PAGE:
GAF Materials Corporation was named in two class action lawsuits earlier this summer alleging that its Timberline Shingles are defective. The <"http://www.yourlawyer.com/topics/overview/GAF-Timberline-Shingles-Class-Action-Lawsuit-Degrading-Cracking">GAF Timberline Shingle lawsuits were filed in Pennsylvania and Virginia on behalf of anyone who owns or owned a structure in the U.S. with Timberline Shingles manufactured after December 31, 1997.
GAF Timberline Shingles are asphalt shingles with a fiberglass base that were marketed as 30-40 year shingles. But according to the GAF Timberline Shingle Class Action lawsuits, the shingles crack prematurely, and fail to meet American Society for Testing and Materials (ASTM) standards for fiberglass shingles. The lawsuits further allege that GAF management personnel concealed this, and failed to inform consumers, contractors and homeowners that the Timberline Shingles did not meet ASTM standards, and would degrade and crack prematurely. Finally, the lawsuits contend that any structure that contains these shingles manufactured after December 31, 1997 needs to be re-roofed.
According to both lawsuits, GAF was receiving complaints regarding premature cracking associated with its shingles, including Timberline shingles, by the late 1990s. From 2001 – 2002, GAF fiberglass shingle cracking claims increased 43 percent. It was internally noted by GAF that the shingles made at one of its plants was its “fastest growing problem.
Timberline Shingles are manufactured at several plant locations across the country, and each uses a different process to manufacture these products. According to the lawsuits, GAF’s own investigation concluded that the problems with the shingles stemmed from raw materials. Plants in Minneapolis, Minnesota; Baltimore, Maryland; Millis, Massachusetts; and Fontana, California, had manufactured shingles with these defective raw materials. Additional investigation found that manufacturing plants in Mobile, Alabama and Dallas, Texas also had the same problems.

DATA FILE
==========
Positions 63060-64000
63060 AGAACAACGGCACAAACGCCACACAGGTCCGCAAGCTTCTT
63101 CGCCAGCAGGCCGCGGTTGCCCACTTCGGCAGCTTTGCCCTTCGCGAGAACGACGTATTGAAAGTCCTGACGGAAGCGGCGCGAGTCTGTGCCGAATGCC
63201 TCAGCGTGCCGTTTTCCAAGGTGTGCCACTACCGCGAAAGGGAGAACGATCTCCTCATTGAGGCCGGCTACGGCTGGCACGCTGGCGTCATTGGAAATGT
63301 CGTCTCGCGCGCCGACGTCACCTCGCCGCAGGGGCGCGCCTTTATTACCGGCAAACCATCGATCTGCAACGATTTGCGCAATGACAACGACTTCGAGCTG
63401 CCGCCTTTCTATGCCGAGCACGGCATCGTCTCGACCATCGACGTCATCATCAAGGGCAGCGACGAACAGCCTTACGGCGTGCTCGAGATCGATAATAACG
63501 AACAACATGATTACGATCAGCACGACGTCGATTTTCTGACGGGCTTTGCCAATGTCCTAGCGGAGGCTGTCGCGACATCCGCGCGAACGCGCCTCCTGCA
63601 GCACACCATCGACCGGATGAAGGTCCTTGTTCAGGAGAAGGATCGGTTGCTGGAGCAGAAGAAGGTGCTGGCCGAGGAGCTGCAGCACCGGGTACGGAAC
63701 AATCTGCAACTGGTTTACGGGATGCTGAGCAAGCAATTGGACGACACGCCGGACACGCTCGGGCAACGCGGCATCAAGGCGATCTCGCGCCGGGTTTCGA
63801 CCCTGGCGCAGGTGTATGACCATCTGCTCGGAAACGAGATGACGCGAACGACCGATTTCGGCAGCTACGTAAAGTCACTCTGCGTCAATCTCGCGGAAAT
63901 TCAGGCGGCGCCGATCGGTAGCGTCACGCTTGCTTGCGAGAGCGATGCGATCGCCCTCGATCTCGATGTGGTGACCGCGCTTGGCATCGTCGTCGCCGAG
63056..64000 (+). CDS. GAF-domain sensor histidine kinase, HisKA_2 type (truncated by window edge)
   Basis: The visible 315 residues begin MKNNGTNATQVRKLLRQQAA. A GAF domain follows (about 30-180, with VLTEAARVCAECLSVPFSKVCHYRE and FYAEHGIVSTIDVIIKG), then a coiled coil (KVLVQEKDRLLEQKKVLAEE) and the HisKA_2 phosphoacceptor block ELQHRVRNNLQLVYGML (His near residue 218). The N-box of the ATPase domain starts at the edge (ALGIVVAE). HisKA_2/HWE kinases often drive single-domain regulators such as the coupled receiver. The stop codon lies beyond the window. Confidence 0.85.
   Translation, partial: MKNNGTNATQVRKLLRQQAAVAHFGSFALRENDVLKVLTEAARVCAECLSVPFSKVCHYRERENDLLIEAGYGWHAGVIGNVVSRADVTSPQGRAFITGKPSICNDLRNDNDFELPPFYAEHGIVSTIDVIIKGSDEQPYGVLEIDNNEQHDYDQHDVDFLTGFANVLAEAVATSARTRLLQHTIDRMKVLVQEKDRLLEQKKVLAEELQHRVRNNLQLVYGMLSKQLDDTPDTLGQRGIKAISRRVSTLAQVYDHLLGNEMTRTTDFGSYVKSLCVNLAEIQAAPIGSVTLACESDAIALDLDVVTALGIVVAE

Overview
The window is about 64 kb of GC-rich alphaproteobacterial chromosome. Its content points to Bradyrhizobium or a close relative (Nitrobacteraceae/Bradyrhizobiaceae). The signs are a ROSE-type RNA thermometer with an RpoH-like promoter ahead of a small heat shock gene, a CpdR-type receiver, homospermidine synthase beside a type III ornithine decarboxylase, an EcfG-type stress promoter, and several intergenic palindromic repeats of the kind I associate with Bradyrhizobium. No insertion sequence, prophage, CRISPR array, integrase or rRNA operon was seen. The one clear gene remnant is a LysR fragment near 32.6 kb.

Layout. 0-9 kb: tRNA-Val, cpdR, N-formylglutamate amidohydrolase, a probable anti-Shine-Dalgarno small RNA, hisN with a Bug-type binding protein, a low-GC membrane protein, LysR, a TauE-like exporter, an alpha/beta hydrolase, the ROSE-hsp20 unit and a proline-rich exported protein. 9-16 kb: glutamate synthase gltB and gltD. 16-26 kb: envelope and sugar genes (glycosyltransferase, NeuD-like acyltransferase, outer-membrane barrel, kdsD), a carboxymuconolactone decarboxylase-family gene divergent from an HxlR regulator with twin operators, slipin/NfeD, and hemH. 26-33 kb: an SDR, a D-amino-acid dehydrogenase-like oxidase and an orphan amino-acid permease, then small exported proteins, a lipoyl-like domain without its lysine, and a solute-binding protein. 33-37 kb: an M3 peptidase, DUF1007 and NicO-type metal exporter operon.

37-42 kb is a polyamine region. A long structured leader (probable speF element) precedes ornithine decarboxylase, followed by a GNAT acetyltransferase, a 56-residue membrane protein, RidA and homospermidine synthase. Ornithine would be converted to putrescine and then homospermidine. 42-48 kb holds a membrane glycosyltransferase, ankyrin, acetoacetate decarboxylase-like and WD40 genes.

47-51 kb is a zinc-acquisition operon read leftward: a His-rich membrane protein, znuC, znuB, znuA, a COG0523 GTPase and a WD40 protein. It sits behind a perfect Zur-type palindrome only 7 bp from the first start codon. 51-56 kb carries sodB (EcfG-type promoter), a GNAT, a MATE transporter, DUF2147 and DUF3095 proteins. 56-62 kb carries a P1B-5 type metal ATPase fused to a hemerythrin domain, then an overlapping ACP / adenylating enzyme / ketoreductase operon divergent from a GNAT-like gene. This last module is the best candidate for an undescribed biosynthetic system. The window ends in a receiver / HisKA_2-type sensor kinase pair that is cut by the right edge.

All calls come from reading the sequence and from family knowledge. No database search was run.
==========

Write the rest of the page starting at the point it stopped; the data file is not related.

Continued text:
Despite changing its specifications for raw materials, GAF never informed consumers about the problems with the shingles about their defects, or issued a recall of the Timberline Shingles, the lawsuits claim.
Both GAF Timberline Shingle lawsuits seek compensation for damages suffered by the plaintiffs and class members, as well as attorneys fees. The lawsuits also ask that GAF be required to initiate a post-sale instruction and warning campaign, to conduct further testing, and to refrain from making unlawful representations about warranty claims.
These are just the latest class action lawsuits to allege GAF Timberline Shingles are defective. Similar lawsuits have been filed in other states, including Alabama and South Carolina.